To identify the problem, business leaders need to look across the entire organization—every piece of it is a living organism that impacts the other piece. Once an organization starts to look at that, they start to understand how they can optimize one piece to optimize another and drive efficiencies into the whole organization.

A lot of companies recognize that data can be really powerful, especially when it comes to solving business challenges. Is it always better to have more data?

Absolutely not. We firmly believe that it’s about the right data for the right problem. An organization that’s trying to solve a specific problem needs to make sure they’re getting the data that solves that problem. 

For one, this helps them from an overall cost and efficiency perspective because they don’t have data analysts or data scientists dealing with the data that could potentially be a red herring. As much as data sets are valuable assets, the people who are analyzing them are just as, if not more, valuable. It’s essential to make sure that their time and their experience is being leveraged to help to drive the right data into the organization.

The other piece is knowing where that data came from, whether it came from social media or my HR system or from some proprietary database that I’ve built. I want to know that an individual data scientist or data engineer has cleansed the data or transformed the data in some way to make it better. I want to know what systems have touched it because all of that feeds into the broader context of the makeup of the data. That not only gives me the right answers, but it also gives me some fidelity or trust in those answers.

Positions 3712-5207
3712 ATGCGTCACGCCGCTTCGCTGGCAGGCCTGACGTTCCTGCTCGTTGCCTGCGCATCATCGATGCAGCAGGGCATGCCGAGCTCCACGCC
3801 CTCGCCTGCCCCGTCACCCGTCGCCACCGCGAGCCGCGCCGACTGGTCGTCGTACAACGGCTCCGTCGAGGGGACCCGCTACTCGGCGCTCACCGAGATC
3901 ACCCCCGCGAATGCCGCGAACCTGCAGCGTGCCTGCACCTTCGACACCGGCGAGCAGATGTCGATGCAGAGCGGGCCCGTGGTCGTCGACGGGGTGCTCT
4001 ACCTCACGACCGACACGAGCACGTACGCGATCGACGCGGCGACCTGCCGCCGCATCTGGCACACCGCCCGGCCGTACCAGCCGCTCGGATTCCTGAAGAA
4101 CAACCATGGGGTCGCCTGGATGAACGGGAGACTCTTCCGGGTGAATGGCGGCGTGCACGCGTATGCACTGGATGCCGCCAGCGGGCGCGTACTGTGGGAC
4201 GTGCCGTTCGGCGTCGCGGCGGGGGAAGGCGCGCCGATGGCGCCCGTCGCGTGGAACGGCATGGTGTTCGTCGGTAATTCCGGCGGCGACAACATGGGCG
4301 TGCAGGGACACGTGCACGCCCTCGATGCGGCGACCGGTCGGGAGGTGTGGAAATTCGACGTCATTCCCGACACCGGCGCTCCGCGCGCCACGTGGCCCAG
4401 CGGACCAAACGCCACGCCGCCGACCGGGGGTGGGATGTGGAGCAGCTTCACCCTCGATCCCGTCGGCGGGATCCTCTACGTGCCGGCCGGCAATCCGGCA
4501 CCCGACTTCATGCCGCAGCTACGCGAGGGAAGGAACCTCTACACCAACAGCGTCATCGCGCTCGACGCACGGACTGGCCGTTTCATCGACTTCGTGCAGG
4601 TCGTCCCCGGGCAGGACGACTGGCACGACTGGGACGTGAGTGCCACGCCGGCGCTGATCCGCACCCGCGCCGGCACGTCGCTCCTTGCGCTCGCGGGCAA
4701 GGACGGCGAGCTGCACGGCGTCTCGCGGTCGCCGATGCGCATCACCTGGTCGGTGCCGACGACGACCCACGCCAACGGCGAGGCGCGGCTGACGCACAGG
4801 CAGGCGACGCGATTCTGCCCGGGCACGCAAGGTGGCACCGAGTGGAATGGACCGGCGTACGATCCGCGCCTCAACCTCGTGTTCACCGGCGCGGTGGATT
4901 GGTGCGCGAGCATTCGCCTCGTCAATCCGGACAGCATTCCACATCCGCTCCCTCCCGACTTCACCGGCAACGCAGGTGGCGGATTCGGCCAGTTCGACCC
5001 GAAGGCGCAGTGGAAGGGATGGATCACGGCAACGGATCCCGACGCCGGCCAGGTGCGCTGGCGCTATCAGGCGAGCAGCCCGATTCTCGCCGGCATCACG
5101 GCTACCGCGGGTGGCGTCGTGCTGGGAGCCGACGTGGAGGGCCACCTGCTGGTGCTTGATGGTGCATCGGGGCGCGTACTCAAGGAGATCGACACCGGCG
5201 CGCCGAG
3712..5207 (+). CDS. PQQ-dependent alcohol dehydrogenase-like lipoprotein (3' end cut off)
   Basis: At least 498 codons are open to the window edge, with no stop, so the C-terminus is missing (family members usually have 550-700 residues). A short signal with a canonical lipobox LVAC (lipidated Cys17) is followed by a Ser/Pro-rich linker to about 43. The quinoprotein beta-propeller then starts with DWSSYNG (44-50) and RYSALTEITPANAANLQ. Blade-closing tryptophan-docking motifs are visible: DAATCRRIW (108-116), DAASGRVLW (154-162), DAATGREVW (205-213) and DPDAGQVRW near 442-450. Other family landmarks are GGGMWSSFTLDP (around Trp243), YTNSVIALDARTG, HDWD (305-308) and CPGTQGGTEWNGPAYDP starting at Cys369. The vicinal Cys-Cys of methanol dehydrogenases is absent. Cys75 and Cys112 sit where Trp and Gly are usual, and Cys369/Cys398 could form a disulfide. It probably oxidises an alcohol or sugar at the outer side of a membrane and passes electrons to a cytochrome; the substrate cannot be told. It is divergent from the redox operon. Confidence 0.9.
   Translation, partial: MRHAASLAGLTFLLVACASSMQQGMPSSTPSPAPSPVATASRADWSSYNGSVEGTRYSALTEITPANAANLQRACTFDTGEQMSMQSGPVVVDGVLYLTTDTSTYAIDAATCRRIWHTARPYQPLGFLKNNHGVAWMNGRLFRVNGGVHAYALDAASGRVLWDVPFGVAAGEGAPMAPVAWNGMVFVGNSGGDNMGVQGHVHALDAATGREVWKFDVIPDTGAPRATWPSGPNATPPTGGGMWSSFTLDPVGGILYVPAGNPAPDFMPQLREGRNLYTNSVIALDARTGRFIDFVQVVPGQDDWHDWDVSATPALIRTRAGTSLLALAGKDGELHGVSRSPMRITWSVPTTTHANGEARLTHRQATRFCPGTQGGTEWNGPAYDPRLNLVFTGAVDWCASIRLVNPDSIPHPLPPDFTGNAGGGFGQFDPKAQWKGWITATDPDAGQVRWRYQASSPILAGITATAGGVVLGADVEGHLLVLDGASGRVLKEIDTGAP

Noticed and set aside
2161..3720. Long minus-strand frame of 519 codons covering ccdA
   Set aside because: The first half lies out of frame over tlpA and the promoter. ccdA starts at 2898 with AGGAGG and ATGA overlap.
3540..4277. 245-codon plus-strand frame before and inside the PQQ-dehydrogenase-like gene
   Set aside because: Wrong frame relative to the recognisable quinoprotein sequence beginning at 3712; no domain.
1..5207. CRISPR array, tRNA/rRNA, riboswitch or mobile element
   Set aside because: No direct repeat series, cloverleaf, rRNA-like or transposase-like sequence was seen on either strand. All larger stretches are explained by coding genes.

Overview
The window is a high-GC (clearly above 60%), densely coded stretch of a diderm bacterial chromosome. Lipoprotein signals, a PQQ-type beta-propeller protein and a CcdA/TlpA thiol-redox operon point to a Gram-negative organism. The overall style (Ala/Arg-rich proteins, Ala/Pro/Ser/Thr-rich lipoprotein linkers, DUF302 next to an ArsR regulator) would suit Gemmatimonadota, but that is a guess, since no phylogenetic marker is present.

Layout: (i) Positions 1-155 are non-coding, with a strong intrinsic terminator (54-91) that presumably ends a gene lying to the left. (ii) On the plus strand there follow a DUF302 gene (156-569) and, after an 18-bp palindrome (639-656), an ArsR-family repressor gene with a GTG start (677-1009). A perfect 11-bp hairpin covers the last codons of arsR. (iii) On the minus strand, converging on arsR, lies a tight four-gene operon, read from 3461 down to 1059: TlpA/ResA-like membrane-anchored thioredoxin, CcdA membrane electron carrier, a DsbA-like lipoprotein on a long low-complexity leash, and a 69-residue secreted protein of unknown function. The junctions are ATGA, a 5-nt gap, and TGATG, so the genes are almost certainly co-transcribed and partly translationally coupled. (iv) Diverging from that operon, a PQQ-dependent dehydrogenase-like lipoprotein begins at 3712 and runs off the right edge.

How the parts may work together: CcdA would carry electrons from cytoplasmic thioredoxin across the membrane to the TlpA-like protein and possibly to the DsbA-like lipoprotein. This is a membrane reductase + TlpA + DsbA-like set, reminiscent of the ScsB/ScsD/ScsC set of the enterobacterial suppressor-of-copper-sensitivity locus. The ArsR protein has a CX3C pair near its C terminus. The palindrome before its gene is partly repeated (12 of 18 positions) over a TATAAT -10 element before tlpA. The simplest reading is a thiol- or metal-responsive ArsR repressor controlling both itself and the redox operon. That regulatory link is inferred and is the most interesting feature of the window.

We’ve spoken with you about how it can be hard to tell a story about why data is important and how to use it. How can organizations think about data more constructively?

For as much work as we do in terms of manipulating the data and analyzing the data, it means absolutely nothing if I can’t tell that story. We need right visualizations and the right way to walk a user through what we’re reporting so that they can make decisions. 

Look at what’s happening in the world today. There are so many charts that people see on a daily basis around COVID-19 cases. And all of them are different. They’re at different points in time. They’re presenting things differently. If we’re not able to clearly tell a story and explain where the data came from and what algorithms were run to tell that story, how can I put any trust in that story?